24 II. ON TRIANGLES
1st
case: ASA. Two triangles are congruent if they have an equal side con-
tained between corresponding equal angles.
Suppose the triangles are ABC, A B C (fig. 22) in which BC = B C , B = B ,
and C = C . Let us move angle B onto angle B so that side B A lies along the
line of BA and B C along the line of BC. Since BC = B C , the point C falls
on C. Now, since C = C, side C A assumes the direction of CA, and therefore
point A falls on the intersection of BA and CA; that is, on A. This establishes the
congruence of the two figures.
2nd
case: SAS. Two triangles are congruent if they have an equal angle con-
tained between corresponding equal sides.
Suppose the two triangles are ABC, A B C (Fig. 22) in which A = A , AB =
AC, and AC = A C .
Let us move angle A over angle A so that A B assumes the direction of AB and
A C assumes the direction of AC. Since A B = AB, point B will fall on B, and
likewise C on C. Therefore side B C coincides with BC, and the superposition of
the two figures is complete.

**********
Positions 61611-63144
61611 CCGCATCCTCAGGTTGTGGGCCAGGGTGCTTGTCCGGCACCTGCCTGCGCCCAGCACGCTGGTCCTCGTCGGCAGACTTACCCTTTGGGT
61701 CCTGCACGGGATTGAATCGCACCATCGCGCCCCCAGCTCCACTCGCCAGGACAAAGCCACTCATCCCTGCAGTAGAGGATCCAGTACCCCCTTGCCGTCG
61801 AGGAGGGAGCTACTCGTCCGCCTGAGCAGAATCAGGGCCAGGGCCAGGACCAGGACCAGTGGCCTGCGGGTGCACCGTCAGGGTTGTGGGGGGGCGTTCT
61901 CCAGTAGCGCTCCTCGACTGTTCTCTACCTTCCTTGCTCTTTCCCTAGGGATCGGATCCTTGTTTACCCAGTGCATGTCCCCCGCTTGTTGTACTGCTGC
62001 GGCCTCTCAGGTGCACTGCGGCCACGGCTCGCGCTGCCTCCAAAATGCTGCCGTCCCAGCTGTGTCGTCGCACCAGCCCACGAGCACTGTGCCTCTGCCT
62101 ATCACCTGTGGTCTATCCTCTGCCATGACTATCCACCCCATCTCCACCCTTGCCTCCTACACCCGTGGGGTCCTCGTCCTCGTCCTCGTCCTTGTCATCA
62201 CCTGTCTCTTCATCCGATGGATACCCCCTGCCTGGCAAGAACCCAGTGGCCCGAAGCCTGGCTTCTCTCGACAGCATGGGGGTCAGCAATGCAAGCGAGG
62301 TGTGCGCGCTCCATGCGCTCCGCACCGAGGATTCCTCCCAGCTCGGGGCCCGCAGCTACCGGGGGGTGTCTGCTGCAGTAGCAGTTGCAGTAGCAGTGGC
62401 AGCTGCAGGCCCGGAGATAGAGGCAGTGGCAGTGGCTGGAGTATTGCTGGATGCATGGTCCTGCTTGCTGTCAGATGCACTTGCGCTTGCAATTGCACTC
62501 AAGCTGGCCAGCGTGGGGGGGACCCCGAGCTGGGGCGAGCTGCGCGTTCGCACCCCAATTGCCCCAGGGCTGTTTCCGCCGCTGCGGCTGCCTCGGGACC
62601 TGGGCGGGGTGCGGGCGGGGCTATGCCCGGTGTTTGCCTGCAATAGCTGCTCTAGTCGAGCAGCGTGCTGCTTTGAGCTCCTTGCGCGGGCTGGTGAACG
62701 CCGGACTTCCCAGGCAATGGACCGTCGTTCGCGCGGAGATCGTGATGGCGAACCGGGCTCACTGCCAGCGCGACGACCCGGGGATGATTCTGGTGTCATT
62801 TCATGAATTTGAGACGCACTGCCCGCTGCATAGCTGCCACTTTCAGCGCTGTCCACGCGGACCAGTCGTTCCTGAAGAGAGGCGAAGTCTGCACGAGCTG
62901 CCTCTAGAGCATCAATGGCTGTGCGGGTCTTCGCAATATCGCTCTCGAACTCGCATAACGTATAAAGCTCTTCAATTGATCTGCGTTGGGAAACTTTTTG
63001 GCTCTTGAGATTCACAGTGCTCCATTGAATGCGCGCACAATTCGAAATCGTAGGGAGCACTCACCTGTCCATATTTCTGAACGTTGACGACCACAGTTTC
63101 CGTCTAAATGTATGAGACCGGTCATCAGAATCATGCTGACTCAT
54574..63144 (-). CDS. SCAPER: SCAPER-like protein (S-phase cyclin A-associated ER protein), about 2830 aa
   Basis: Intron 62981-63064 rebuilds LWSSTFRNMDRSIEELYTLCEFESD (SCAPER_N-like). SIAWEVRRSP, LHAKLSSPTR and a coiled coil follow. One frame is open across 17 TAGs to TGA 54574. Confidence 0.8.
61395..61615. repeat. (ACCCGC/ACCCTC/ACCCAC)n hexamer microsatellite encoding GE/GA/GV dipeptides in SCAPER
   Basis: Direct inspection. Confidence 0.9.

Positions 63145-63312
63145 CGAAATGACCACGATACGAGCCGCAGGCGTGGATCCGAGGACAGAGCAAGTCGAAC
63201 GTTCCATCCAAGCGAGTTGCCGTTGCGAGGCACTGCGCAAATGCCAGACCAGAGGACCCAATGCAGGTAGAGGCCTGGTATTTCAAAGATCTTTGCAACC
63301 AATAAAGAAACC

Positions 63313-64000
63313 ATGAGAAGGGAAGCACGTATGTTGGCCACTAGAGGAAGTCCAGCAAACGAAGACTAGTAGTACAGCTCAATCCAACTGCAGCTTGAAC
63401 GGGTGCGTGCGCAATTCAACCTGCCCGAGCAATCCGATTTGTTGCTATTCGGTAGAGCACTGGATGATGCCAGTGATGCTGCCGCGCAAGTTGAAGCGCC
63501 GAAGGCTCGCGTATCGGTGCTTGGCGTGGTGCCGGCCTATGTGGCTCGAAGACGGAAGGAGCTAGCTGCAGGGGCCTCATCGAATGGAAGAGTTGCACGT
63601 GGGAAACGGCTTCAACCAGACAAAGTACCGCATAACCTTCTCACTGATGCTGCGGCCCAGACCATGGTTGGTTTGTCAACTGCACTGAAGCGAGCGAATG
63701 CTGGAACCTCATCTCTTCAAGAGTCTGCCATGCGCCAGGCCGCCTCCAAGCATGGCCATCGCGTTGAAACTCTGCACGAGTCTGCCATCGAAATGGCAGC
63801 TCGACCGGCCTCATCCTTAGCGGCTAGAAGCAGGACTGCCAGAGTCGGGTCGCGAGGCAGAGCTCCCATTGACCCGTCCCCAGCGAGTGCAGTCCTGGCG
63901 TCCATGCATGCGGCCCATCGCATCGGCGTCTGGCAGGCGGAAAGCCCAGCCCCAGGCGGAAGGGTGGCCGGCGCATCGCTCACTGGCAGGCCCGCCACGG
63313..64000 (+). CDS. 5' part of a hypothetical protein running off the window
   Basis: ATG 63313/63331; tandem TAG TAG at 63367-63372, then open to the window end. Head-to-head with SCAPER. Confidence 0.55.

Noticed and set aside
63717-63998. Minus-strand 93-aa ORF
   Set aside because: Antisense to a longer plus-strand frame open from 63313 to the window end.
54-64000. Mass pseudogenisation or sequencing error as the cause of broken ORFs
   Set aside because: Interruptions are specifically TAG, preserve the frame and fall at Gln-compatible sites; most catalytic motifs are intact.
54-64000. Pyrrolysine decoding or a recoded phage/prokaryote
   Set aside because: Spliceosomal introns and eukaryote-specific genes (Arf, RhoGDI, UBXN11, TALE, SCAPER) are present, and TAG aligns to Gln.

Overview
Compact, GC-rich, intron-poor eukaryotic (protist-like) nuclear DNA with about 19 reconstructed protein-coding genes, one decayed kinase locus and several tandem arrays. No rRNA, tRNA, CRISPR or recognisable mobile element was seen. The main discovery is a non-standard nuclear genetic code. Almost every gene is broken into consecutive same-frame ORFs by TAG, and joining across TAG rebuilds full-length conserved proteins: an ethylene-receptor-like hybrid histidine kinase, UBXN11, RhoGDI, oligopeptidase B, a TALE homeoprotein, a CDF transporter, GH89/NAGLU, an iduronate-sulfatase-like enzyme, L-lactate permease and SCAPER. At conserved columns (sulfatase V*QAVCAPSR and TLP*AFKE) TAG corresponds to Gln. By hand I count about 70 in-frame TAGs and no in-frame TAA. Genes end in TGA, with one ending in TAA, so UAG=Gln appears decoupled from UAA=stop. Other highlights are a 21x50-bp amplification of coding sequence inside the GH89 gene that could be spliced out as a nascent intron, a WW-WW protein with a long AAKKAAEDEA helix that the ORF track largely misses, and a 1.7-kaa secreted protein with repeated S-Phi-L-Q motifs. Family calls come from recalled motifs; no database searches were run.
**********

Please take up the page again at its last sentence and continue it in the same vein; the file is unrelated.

3rd case: SSS. Two triangles are congruent if they have three equal corre-
sponding sides.
Figure 23
Consider triangles ABC and A B C such that AB = A B , AC = A C , and
BC = B C , and let us move the second triangle so that side B C coincides with
BC, and the two triangles are on the same side of line BC. Denote the new position
of A by A1. We claim that point A1 coincides with A. This is obvious if BA1 has
the same direction as BA or if CA1 has the same direction as CA. If this were
not the case, we would have formed isosceles triangles BAA1 and CAA1 (Fig. 23)
and the perpendicular bisector of AA1 would have to pass through B and C (23,
Corollary); in other words, this bisector would have to be line BC. This however
is not possible, because points A and A1 are on the same side of BC, so that BC
cannot pass through the midpoint of AA1. Thus the only possibility is that points
A and A1 must be the same point; in other words, the given triangles coincide.
Remarks. I. In order to establish that A = A1, we have investigated what
would happen if these two points were distinct. Arriving, in this case, at a conclu-
sion which is clearly false, we concluded that this possibility does not arise. This
is a very useful method of reasoning, called proof by contradiction.
II. In a triangle there are six main elements to consider; namely, the three
angles and the three sides. We have seen that if we establish the equality of three
of these elements (properly chosen) in two triangles, we can conclude that the two
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